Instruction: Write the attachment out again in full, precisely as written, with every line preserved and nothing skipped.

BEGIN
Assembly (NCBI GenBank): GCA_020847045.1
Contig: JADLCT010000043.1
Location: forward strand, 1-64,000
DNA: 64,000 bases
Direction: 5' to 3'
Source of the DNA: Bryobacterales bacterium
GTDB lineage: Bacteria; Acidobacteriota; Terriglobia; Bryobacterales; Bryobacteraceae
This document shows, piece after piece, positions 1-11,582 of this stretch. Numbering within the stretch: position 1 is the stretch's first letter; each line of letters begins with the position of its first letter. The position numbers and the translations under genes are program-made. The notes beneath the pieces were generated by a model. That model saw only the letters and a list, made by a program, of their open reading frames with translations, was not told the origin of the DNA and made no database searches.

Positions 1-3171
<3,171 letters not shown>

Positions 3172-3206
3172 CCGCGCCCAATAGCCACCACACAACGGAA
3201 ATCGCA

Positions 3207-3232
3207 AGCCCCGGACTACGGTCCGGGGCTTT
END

Assembly (NCBI GenBank): GCA_020847045.1
Contig: JADLCT010000043.1
Location: forward strand, 1-64,000
DNA: 64,000 bases
Direction: 5' to 3'
Source of the DNA: Bryobacterales bacterium
GTDB lineage: Bacteria; Acidobacteriota; Terriglobia; Bryobacterales; Bryobacteraceae
This document shows, piece after piece, positions 1-11,582 of this stretch. Numbering within the stretch: position 1 is the stretch's first letter; each line of letters begins with the position of its first letter. The position numbers and the translations under genes are program-made. The notes beneath the pieces were generated by a model. That model saw only the letters and a list, made by a program, of their open reading frames with translations, was not told the origin of the DNA and made no database searches.

Positions 1-3171
<3,171 letters not shown>

Positions 3172-3206
3172 CCGCGCCCAATAGCCACCACACAACGGAA
3201 ATCGCA

Positions 3207-3232
3207 AGCCCCGGACTACGGTCCGGGGCTTT